That night, after the convention, I was so depressed, but looking back, it was the most wonderful thing that ever could have happened to me. I served four years as senator for the 19th District. I didn’t really want to go to Congress. I loved Hartford, not Washington. Within a few years, I had my business going strong again, and the Stanley family grew up together.

What You Wish For

This morning’s story is a departure from my usual stories I guess, but I thought the lesson I learned is sometimes, in life, not getting what you think you want is a blessing. While the airport was never built, and those who opposed me promised they had a better plan, 39 years have passed, and we are still waiting for that better plan they promised the people they had.

The second lesson I learned was how fiercely people will fight any project they don’t wholeheartedly support — none more vigorously than airports. But I am sure if that big,
international airport were located where Massachusetts, Connecticut and Rhode Island came together, the economy of Eastern Connecticut would be thriving with Federal Express, United Parcel Service and international cargo carriers.

We will never know, but let us each night thank the Lord that Mohegan Sun and Foxwoods came to be in Eastern Connecticut, for without them, we would have higher unemployment than Michigan. We were saved by the tribes and the casinos. I am so happy I lost by those three votes so long ago at a Democratic Convention at Ocean Beach.

It was a wonderful chapter in my life, but, on reflection, losing my bid for Congress was a blessing after all.

That’s No Pirate, It’s Katharine Hepburn

A beautiful, young Katharine Hepburn in an outtake from one of her earlier black and white movies.

A beautiful, young Katharine Hepburn in an outtake from one of her earlier black and white movies.

Once upon a time, Katharine Hepburn actually spoke to me. I will never forget it. It happened in the New London Railroad Station about 20 years ago. My daughter, Carol, was coming home from New York, and Peg and I picked her up at the station. As the train pulled out, a convertible automobile moved across the tracks headed for the pier. It was then that I spotted Hepburn sitting in the car.

Excited to see her, I said to my wife, daughter and two nephews, who were with us that day, “We have got to go and say hello to Katharine Hepburn.” My wife, as she always does, said, “Respect her privacy. Leave her alone.” But, it was, after all, Katharine Hepburn. How many times in a lifetime do you see an American icon  so close and in person?

The two nephews that were with us were from South Carolina, up for a visit. They were both five or six years old, and there is nothing cuter or more disarming than a small child with a Southern drawl.

New London’s harbor pier has two levels; the main upper level, and then a lower walkway where you can step from the pier to the boat.  As I walked along the lower level with those two kids, one on each hand, we came to a tall ship, and there was Katharine Hepburn sitting with a cool drink. There were four or five people and a barbecue grill. We stopped, and the great lady was no more than 10 feet away.

Pirate Ship

I said to the small children, loudly enough that she could hear me, “That is a pirate ship.” It looked like it might have been a pirate ship, with its tall masts, brass fittings and its wooden, ornate rail.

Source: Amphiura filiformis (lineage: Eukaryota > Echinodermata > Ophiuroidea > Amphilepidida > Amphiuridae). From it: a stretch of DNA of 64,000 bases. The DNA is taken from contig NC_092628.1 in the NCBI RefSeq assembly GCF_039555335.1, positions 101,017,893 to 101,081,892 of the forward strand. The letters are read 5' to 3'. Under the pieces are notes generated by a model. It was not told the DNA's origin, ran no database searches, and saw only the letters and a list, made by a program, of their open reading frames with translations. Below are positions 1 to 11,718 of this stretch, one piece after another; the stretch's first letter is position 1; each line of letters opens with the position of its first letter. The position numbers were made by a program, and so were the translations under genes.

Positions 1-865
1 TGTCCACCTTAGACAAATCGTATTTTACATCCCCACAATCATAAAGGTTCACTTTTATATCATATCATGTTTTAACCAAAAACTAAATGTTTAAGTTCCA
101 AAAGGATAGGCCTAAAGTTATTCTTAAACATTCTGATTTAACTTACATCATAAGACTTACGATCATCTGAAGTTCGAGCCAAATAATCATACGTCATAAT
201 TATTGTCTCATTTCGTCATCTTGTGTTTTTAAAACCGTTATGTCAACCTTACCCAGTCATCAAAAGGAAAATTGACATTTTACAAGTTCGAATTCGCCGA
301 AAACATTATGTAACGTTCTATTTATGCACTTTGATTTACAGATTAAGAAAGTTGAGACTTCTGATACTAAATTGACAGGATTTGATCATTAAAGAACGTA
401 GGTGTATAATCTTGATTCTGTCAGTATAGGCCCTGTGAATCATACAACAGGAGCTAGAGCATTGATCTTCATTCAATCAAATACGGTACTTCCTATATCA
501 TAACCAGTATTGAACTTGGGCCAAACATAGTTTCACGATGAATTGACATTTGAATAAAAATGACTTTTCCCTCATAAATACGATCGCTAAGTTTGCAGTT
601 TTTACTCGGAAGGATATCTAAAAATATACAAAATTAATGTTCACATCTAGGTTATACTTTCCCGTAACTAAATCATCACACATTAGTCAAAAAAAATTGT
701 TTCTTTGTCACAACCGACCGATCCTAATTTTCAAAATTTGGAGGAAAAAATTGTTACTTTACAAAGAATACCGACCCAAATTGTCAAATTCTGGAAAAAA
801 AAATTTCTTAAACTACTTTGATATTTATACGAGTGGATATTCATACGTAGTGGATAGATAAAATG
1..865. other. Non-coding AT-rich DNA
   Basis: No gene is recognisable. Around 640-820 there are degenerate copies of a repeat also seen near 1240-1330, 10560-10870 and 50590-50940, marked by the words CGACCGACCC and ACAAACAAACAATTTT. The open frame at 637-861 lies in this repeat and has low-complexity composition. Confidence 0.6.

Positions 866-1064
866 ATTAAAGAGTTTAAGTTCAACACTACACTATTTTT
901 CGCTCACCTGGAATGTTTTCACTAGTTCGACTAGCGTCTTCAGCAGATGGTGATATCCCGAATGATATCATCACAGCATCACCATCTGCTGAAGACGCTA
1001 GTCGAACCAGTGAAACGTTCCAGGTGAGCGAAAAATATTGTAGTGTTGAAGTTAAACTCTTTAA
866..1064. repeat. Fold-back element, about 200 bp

One of the little boys, with that Southern drawl, said, “Uncle Bill, are those people pirates?” I said, “Yes, everybody on that boat is a pirate.”

Then, to my surprise and delight, Katharine Hepburn, in that very distinctive voice of hers, said, “Are you calling me a pirate?”, which gave me the opportunity to address her through the boys. I said, “Boys, that is not a pirate, but one of the most beautiful ladies in the world.” Having done no damage, she smiled and nodded. So did I. It was an event that I will remember, because she is a great lady.

None Like Her

Some years ago, I worked as a photographer for the Norwich Summer Theater, and there was no shortage of great stars — the greatest perhaps, Charles Laughton, but also John Garfield, Buster Keaton, Burl Ives and Eddie Albert. I was, at that time, used to working with stars, but Katharine Hepburn, like few others, was more than a star. She is a piece of America. Her face, her talent, somehow symbolize more than other actresses.

Some 10 years ago, I was close to Katharine Hepburn once again. She was at Hartford Hospital, and so was I. She had an infection, and I had the most successful spinal surgery you can ever imagine at that incredible hospital. There we were again, but this time there was no way to talk to her. I noticed on the television news that all of the world was concerned for her health, and what a great tribute it was. So much concern for such a great actress. Not a queen, not a princess, not a duchess — just an exceptional woman whom everyone loves.

American Icons

Connecticut has many American icons. Katharine Hepburn lived in Old Saybrook. No too far away, another great talent, Art Carney, once lived in Westport. He was also known throughout the world. The two of them were bigger than life itself. We think of Art Carney as the clown on the Jackie Gleason show. Was it Shakespeare who wrote, “It takes no fool to play a clown”? Art Carney was a great actor and, in a very real sense, was one of the reasons Jackie Gleason looked so good.

Further down the coast lived Paul Newman and his wife, Joanne Woodward. They, too, were giant. Though they may have made bad motion pictures, I can’t remember any. Now regrettably many of these great stars are gone.